1. Evil Grimace – Did you know that Grimace, that proto-Patrick Star McDonaldland representative of milkshakes, used to be a bad guy?
This guy! Started out as this guy!
In 1971, he was introduced into the McDonaldland ad campaign as a bad guy, his purpose being to steal milkshakes. He was re-introduced in 1972 as a good guy, and continues to serve the Light to this day. He also used to have two sets of arms until his redesign in the mid-70s (continuing through the 80s) to make him more and more kid friendly.
Grimace also has an extended family now, as revealed in the VHS special “The Legend of Grimace Island”. The only character we see outside of this VHS is Uncle O’Grimace,y, who shows up around St. Patrick’s Day to bestow Shamrock Shakes upon the world.
2. Jackson 5 Motown Audition – The video and audio quality on this video are terrible, but it astounds me that there was a camera present to record this moment at all. This recorded audition was sent to Motown founder Berry Gordy, whose initial reluctance to sign the act was wiped away when he saw the performance. This is such a historic moment, I just can’t get over the fact that we’re able to witness it. Future-world, indeed.
3. Kids Magazines from Italy – DJ Food posts on his blog about a great find – a bunch of Italian kid’s magazines from the 60s and 70s. DJ Food’s one of my favorite electronic acts, and I’m pumped that he’s shared this bit of ephemera. Here’s hoping he’ll share some more from this stash!
4. The Black Hole- This Walt Disney Production was released in 1979, and as a child it terrified me. It was not the usual Disney fare, but my love of space and robots compelled me to watch it despite my fear.
There’s so much great design here, from the ship’s architecture to the wardrobe to the robots. And it’s a pretty cool story! Here’s the trailer:
5. EPCOT publicity materials – The 30th anniversary of EPCOT is in October of this year (I kind of want to go), and while looking up details about it I stumbled across a post from 2007 on 2719 Hyperion’s blog. This post was made around the time of the 25th anniversary and features a PR pamphlet mailed out before the park’s debut in 1982. EPCOT’s story is a rather interesting one – it began as a very grandiose dream by Walt Disney, who died before it could be executed. With the success of the Magic Kingdom, all eyes were on the Disney corporation to deliver on Walt’s promise. The end result was something less than Walt’s idea of a community/endless World’s Fair, but it truly inspired me as a child. I’m not terribly fond of the direction the park has taken recently, but there’s something about EPCOT and the idea of EPCOT that will always hold a place in my heart.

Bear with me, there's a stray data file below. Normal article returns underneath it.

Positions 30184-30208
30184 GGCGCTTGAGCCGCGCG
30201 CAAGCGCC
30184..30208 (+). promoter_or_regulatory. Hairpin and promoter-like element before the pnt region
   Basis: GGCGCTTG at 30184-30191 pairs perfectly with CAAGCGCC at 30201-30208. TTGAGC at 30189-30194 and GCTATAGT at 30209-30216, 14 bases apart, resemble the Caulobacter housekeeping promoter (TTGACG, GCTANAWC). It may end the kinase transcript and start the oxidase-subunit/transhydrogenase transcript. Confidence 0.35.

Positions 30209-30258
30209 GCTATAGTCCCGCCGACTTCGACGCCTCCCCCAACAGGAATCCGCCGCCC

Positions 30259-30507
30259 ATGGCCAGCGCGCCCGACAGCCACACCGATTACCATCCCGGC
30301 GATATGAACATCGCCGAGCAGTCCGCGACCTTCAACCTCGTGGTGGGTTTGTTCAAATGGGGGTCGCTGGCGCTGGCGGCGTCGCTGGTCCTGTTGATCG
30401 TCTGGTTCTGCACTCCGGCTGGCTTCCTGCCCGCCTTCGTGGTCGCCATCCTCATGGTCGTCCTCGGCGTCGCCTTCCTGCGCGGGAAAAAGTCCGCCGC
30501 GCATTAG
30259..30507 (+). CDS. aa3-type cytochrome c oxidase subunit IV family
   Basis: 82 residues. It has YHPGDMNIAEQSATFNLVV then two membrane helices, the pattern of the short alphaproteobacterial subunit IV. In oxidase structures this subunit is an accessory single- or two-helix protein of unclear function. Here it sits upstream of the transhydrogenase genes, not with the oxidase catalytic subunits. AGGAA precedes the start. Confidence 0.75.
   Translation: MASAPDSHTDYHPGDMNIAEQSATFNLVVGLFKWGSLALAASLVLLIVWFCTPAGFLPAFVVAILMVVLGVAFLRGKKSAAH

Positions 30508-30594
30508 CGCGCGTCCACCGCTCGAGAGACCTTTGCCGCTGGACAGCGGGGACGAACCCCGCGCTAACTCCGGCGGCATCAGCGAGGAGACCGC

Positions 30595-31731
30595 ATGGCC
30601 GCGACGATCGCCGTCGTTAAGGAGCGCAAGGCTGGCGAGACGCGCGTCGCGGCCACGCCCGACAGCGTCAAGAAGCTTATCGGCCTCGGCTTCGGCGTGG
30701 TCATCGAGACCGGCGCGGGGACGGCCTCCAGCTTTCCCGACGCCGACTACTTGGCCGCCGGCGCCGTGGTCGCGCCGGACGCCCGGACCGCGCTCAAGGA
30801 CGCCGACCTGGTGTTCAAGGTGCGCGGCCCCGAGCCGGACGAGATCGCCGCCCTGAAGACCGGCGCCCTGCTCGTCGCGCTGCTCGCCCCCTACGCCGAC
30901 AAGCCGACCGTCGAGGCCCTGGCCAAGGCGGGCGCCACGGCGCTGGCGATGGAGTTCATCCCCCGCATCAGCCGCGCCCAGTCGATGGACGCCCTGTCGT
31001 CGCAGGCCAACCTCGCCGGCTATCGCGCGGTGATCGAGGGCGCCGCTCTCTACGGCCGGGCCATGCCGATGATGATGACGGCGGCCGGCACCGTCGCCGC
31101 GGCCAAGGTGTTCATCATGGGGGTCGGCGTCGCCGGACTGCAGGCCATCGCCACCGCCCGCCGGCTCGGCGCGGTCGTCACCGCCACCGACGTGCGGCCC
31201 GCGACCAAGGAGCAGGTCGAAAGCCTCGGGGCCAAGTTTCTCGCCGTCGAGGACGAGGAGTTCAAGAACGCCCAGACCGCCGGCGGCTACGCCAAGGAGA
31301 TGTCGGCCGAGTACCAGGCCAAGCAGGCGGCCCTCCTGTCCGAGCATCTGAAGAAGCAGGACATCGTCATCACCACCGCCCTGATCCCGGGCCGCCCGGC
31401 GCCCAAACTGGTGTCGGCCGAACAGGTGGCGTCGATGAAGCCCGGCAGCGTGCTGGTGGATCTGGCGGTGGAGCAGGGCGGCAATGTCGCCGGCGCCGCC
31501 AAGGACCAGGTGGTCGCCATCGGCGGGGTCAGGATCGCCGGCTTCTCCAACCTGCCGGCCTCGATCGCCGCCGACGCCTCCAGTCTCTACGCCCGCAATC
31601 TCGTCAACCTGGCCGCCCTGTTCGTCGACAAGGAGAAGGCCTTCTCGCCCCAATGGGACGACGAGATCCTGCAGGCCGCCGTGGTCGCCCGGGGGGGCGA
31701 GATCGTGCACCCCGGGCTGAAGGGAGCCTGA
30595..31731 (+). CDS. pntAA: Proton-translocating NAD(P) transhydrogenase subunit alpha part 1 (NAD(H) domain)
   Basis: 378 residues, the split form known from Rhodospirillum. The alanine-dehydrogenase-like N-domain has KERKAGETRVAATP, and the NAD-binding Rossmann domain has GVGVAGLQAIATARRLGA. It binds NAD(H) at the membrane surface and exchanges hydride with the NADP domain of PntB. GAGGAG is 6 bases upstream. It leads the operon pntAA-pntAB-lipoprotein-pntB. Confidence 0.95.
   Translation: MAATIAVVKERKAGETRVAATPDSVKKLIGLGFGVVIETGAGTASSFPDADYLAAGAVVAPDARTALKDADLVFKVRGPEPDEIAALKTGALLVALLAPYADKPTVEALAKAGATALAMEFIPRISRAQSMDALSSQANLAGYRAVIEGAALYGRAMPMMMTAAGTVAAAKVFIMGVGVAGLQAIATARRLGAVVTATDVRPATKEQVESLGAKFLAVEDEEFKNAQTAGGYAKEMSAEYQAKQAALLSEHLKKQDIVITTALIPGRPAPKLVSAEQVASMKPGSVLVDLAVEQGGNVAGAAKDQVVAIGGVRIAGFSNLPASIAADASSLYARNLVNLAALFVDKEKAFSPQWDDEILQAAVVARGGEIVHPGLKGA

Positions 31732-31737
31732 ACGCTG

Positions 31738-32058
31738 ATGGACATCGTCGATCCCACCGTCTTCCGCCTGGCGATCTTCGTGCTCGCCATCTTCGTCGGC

Anyway, the interesting thing (to me) about this pamphlet is the variation in design as you go through it. Here’s the cover:
Real simple and basic, but also futuristic. Here’s one interior page:
WAY different – obviously much more detailed and complicated, but also it just feels of a different cloth than the cover. Then, there’s this:
This seems much more like a “classic” sell than the others, but really encapsulates the feel of what the intent of the park was. I love coming across paintings of what EPCOT might have looked like, so this really speaks to me. Taken altogether, the pamphlet makes sense, but it’s interesting how many different design approaches it takes to get there.
Happy 30th birthday, EPCOT. Now bring back Horizons.